PHOENIX (AP)The motion is simple, at least for a collection of moving body parts.
Bernhard Langer turns his body back, shifts his weight left, keeps it turning all the way through. Everything stays connected, turning in one motion, the club face returning to the same place every time.
It’s a motion he’s been repeating for parts of six decades, piling up major championships along the way while allowing him to maintain his place among golf’s elite at an age most players are looking to move up a tee box – or four.
”It’s not just a golf swing; it’s the mental side, it’s the putting, the chipping, the bunker game, withstanding pressures, enjoy still working at it when you think you maybe could be retired or should be retired at times,” the 64-year-old Langer said Wednesday at the Charles Schwab Cup Championship after a practice round. ”It’s a big puzzle really and all pieces have to be together and working at a fairly high percentage to make this happen.”
Langer’s swing-solving skills have put him in a familiar place: frontrunner to win another Schwab Cup title.
The German star is one of four players with a chance to win the season points title this weekend at Phoenix Country Club, with Jim Furyk, Miguel Angel Jimenez and Ernie Els.
Langer has multiple scenarios to win the season-long Schwab Cup for the sixth time, from winning the Charles Schwab Championship to finishing 35th, depending how the other contenders end up.
In other words, he’s a pretty big favorite.
”He’s just dedicated and ironman, you know?” said Els, who needs to win this weekend and have Langer finish outside the top 7 to take the season title. ”He loves what he does obviously and he does it very well, and he just sticks with what he does and that’s hitting it in the fairways and getting it on the greens and doing what he’s supposed to do. Really, hats off to Bernhard, he’s been an inspiration to a lot of players.”
Langer was one of the best PGA Tour players of an era, winning the Masters twice and racking up 64 wins internationally. He’s dominated the PGA Tour Champions, winning 11 major championships, 42 tournaments overall – most recently the Dominion Energy Charity Classic last month – and four of the past six Schwab Cups.
Langer also has made the cut at the Masters four times since 2015, including a tie for 29th this year.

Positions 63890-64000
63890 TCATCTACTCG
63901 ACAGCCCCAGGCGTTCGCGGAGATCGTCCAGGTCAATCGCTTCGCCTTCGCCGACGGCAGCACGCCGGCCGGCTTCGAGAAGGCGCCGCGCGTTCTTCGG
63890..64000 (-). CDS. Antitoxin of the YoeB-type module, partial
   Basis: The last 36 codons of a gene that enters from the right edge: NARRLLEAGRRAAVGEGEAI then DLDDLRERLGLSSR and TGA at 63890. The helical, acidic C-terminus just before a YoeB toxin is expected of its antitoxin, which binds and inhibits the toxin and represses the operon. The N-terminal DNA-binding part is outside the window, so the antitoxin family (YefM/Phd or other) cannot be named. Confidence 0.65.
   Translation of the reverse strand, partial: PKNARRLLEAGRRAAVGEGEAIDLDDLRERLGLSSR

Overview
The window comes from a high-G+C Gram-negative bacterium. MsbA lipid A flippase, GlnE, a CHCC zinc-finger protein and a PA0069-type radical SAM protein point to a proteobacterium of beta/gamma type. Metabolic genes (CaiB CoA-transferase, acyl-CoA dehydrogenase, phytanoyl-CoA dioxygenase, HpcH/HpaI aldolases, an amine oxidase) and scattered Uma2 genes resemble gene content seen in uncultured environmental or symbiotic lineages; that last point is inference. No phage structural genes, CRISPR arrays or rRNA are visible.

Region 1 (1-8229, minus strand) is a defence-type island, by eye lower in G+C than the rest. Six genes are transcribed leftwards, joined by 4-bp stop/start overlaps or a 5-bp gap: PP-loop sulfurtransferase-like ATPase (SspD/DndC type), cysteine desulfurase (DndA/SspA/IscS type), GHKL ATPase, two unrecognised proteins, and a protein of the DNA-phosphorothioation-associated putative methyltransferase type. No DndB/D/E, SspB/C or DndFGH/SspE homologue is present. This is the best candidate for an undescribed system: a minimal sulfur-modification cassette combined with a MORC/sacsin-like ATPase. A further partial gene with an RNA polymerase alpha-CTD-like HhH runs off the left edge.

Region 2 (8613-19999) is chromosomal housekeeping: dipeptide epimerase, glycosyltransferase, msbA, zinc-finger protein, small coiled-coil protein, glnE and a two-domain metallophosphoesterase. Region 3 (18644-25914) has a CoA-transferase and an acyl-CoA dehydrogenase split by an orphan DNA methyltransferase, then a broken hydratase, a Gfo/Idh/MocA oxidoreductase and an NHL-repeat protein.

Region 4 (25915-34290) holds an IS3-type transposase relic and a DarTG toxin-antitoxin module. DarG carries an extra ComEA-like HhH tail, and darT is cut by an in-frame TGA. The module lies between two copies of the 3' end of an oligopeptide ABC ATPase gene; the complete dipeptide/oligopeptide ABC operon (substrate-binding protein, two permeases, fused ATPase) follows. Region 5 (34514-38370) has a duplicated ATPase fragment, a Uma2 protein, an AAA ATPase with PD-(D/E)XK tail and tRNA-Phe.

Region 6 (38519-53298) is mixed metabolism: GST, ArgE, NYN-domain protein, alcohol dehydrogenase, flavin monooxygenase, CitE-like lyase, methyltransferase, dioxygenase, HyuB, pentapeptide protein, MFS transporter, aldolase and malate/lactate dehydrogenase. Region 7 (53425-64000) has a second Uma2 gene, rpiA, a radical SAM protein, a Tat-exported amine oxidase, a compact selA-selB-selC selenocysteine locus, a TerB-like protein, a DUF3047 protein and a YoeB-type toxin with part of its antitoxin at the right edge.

It’s not as easy as it looks.
With age comes creakiness in the muscles and joints, which seem to worsen with each birthday. Langer is still incredibly fit – his calves may give Phil Mickelson a run for his money – but it takes a great deal of work to keep it that way.
That means lots of stretching, small workouts, extended visits to the tour’s physio trailer before rounds.
”This morning I had an 8 a.m. tee time. I had to get up at 4:30 to do that and it’s not easy,” he said. ”The body is stiff in the morning like any other 64-year-old or whatever, so it takes a while to get moving. I prefer afternoon tee times to morning tee times, there’s no doubt about it.”
While the main attraction will be the race between the four Schwab Cup contenders, Mickelson’s presence adds extra buzz.
A six-time major champion, Lefty is playing in the Charles Schwab Championship for the first time.
Mickelson still has the game to compete on the PGA Tour – he won the PGA Championship earlier this year at 50 – and has been a part-time competitor on the PGA Tour Champions. The former Arizona State player has been successful when he’s played in the older circuit, winning three times in five starts during the wraparound 2020-21 season.
”It’s much more social,” Mickelson said. ”It’s competitive, but it’s also, these are guys we’ve known for decades now and friendships have been formed and a lot of moments have been shared. I think that that kind of closeness doesn’t come right away, it comes over time. So you see a lot of really strong relationships out here.”
Mickelson, like everyone else in the field, will be chasing Langer.
It won’t be easy. Even at 64, Langer and his swing are still elite.
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